2020
Pro-rated rookie signing bonus: $65,378
New signing bonus: $1.4 million
Roster bonus: $8 million (guaranteed)
New workout bonus: $100,000
Salary: $2.144 million (now guaranteed)

2020 “30% rule” actual compensation: $10.244 million (roster bonus+salary+workout bonus)

Cap hit: $11.7 million

2021
Signing bonus: $1.4 million
Roster bonus: $500,000 (guaranteed)
Workout bonus: $100,000
Salary: $8 million (guaranteed)
Per-game active bonus: Up to $500,000 at $31,250 per game (in a 16-game season)

2021 “30% rule” max compensation: $13.3172 million
2021 “30% rule” actual compensation: $9.1 million (roster bonus+salary+game bonus)

Cap hit: $10.5 million

2022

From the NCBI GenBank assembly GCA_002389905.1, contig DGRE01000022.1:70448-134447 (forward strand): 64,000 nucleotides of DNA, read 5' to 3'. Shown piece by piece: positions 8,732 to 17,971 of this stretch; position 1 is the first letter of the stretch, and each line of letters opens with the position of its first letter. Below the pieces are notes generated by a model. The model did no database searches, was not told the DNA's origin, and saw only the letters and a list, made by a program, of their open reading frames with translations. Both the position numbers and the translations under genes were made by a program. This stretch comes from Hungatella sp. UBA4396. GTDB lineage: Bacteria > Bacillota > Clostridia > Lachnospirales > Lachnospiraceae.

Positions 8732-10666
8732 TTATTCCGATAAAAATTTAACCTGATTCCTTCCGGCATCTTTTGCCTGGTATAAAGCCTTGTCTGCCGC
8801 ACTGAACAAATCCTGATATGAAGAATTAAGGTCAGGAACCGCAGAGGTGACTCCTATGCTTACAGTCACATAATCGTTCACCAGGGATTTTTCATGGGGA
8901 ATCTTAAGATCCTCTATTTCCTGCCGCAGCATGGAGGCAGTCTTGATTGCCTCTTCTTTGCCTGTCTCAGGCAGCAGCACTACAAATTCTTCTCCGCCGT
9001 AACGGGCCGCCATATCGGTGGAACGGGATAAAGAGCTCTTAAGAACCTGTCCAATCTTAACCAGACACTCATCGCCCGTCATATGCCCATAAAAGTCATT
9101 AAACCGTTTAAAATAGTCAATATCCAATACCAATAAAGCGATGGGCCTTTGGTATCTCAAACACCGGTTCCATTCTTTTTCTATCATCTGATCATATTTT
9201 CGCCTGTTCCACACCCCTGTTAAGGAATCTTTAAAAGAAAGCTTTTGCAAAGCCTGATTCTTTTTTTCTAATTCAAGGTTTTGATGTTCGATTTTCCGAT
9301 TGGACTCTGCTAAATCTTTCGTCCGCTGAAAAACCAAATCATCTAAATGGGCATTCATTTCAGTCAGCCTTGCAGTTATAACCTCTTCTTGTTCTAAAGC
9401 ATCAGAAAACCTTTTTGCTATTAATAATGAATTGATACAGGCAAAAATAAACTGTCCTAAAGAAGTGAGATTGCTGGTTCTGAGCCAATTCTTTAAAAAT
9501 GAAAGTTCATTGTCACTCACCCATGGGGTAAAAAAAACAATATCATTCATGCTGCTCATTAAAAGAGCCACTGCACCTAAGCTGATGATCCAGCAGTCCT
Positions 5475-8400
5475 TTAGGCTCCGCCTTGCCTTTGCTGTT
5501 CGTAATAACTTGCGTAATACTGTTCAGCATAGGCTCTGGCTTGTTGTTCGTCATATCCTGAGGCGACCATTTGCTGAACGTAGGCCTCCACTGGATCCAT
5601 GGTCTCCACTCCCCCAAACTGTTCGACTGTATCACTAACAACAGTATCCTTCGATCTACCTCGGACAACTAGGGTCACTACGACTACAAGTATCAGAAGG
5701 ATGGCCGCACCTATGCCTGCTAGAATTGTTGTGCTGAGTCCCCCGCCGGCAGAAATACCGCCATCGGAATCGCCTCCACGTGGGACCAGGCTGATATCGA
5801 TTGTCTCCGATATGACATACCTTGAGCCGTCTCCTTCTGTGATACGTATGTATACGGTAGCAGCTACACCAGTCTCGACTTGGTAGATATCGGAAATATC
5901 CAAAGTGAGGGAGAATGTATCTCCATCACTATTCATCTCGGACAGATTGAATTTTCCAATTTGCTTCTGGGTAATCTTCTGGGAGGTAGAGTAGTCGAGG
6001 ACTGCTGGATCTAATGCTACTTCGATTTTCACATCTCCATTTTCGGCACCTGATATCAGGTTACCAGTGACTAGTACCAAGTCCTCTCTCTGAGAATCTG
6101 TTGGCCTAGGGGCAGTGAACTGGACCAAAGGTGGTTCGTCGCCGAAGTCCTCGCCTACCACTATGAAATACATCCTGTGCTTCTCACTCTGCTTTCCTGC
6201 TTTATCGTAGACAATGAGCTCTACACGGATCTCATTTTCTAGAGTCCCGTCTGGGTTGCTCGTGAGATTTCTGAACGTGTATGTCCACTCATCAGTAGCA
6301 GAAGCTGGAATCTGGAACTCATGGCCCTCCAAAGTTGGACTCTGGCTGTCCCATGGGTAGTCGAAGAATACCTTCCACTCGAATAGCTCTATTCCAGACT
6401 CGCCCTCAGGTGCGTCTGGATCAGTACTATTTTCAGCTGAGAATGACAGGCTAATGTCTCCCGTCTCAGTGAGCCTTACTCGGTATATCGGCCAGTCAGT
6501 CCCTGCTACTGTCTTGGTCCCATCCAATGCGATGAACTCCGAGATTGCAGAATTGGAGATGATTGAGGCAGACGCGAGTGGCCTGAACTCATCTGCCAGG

Signing bonus: $1.4 million
Roster bonus: $500,000
Workout bonus: $100,000
Salary: $8.5 million
Per-game active bonus: Up to $500,000 at $31,250 per game (in a 16-game season)

Cap hit: $ 11 million
Dead cap if cut: $4.2 million
Cap savings if cut: $6.8 million

2023
Signing bonus: $1.4 million
Roster bonus: $500,000
Workout bonus: $100,000
Salary: $9 million
Per-game active bonus: Up to $500,000 at $31,250 per game (in a 16-game season)

Cap hit: $11.5 million
Dead cap if cut: $2.8 million
Cap savings if cut: $8.7 million

2024
Signing bonus: $1.4 million
Roster bonus $1 million
Workout bonus: $100,000
Salary: $9.5 million
Per-game active bonus: Up to $500,000 at $31,250 per game (in a 16-game season)

Cap hit: $12.5 million
Dead cap if cut: $1.4 million
Cap savings if cut: $11.1 million